Bogyoke Market

Bogyoke Aung San Market (Burmese: ဗိုလ်ချုပ်အောင်ဆန်းဈေး; formerly the Scott Market) is a major bazaar located in Pabedan township in central Yangon, Myanmar. Known for its colonial architecture and inner cobblestone streets, the market is a major tourist destination, dominated by antique, Burmese handicraft and jewellery shops, art galleries, and clothing stores. Bogyoke Market is a popular black market location to exchange currency. The market also has a number of stores for local shoppers, selling medicine, foodstuffs, garments and foreign goods. Moreover, it is the best place to make photo shoots with the ancient building. The market always closes on Monday.

Bogyoke Aung San Market
ဗိုလ်ချုပ်အောင်ဆန်းဈေး
Bogyoke Aung San Market.JPG
LocationPabedan, Yangon, Myanmar
Coordinates16°46′49.36″N 96°9′20.16″E / 16.7803778°N 96.1556000°E / 16.7803778; 96.1556000Coordinates: 16°46′49.36″N 96°9′20.16″E / 16.7803778°N 96.1556000°E / 16.7803778; 96.1556000
AddressBogyoke Aung San Road
Opening date1926; 96 years ago (1926)
No. of floors2
Websitebogyokeaungsanmarket.com[dead link]

StoresEdit

The ground floor and the first floor are lined with small antique shops selling old coins, bank-notes, postage stamps and medals. In the middle of the market are jewellers, selling famous Burmese jade, Burmese rubies and other precious stones. The rest are art galleries, handicraft shops, restaurants and clothes stores. The new wing of the market, across Bogyoke Aung San Market Road, houses shops that sell medicine, foodstuffs, garments and foreign goods.

The market is also known for its black market money changers, with jewellery merchants typically able to change the largest notes at the best rates. The market is closed on Mondays. The little shabby shop called "Lady Home" at the back of the market behind the Jewellery Row, near the old wooden foot bridge crossing the old circle line train tracks, makes delicious fried noodles and vermicelli dishes. For the adventurous, try the pig organs (intestines, tongue, ears, etc.) boiled and fried and then tossed in fiery chilli sauce.

HistoryEdit

Scott Market was built in 1926,[1] late in the British rule of Myanmar, and although it is commonly believed to be named after James George Scott, the British civil servant who introduced football to Myanmar[citation needed], it is actually named after the Municipal Commissioner of the time, Mr. Gavin Scott, a Scottish colonial official who was nearing the end of a 30-year career of involvement in administering the city.[2] According to the Rangoon Gazette,[3] Mr Scott himself was not very keen on the idea, but the Rangoon Corporation rejected a second proposal - to name the market "the Municipal Zegyi" - and voted unanimously to name it after him.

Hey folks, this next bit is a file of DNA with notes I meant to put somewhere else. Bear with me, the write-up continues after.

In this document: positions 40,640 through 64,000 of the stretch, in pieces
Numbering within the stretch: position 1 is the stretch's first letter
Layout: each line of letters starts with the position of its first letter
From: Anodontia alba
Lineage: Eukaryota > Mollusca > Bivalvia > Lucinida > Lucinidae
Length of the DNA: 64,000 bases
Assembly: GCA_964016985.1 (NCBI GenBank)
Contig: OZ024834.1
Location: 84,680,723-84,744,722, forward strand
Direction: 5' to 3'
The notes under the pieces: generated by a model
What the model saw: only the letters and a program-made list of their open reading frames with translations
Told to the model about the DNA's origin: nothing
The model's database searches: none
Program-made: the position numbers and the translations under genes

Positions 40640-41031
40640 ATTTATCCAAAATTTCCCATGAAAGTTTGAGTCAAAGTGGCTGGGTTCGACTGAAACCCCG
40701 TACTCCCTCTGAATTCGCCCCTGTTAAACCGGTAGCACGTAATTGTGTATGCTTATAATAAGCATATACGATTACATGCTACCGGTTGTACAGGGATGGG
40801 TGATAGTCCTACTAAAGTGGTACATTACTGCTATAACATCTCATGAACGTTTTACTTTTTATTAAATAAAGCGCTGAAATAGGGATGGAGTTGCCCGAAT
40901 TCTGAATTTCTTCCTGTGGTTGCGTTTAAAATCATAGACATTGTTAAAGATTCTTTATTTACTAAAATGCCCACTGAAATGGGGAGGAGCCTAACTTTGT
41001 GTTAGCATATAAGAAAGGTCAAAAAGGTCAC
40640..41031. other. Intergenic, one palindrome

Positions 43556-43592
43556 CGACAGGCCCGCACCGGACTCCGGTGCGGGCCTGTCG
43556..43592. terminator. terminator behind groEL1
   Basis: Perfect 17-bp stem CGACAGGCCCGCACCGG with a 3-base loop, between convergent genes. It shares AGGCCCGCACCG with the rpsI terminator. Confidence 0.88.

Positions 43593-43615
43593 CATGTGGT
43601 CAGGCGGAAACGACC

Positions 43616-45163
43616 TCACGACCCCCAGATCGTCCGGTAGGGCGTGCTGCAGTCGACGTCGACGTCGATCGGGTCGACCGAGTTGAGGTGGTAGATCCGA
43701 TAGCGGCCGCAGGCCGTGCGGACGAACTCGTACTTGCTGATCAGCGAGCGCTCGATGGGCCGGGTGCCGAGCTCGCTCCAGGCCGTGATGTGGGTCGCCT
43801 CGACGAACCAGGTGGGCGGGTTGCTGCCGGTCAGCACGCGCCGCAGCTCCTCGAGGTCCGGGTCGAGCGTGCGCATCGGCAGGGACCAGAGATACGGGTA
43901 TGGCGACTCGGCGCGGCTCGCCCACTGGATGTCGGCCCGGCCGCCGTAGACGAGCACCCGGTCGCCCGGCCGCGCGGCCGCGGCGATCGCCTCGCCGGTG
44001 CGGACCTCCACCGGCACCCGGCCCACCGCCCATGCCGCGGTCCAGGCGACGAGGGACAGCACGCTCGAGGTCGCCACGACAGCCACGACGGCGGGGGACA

In 1940 a young Burmese nationalist called U Ba Hlaing proposed to change the name of the site to Mingala Market, the word mingala meaning "auspicious" in the Pali language. Against a background of growing demands for Burmese independence from British rule, he argued that "public institutions in Burma should have Burmese names". The late Mr Scott, he said, "had done nothing for the benefit of Burma" and was merely an Indian Civil Service bureaucrat paid a "fat salary" like so many others who had reached the end of his career. According to the report in the Rangoon Gazette, this sparked a heated debate within the Rangoon Corporation's Public Health and Markets Committee. One former colleague pointed out that Scott "had done more for the development of Rangoon than any other person", while another Burmese colleague who had worked with him, U Kyaw Zan, said he was "not only a very fine officer, but one of the nicest men one could meet". In the end, the proposal was defeated by three votes to two.[3]

Much later, after Burmese independence in 1948, the market was renamed after Bogyoke (General) Aung San. A new wing of the market was added across Bogyoke Market Road in the 1990s.

The market structure is listed on the Yangon City Heritage List.

GalleryEdit

ReferencesEdit

  1. ^ "Bogyoke Aung San Market". Myanmar's Net. Retrieved 10 March 2009.
  2. ^ A History of Rangoon by B.R. Pearn, American Baptist Mission Press, Rangoon, 1939, p. 284.
  3. ^ a b "Rangoon Corporation". Rangoon Gazette. January 1940 – via extract from the Rangoon Gazette posted on the website of the Anglo-Burmese Library, available to members only, retrieved 13 January 2021.

External linksEdit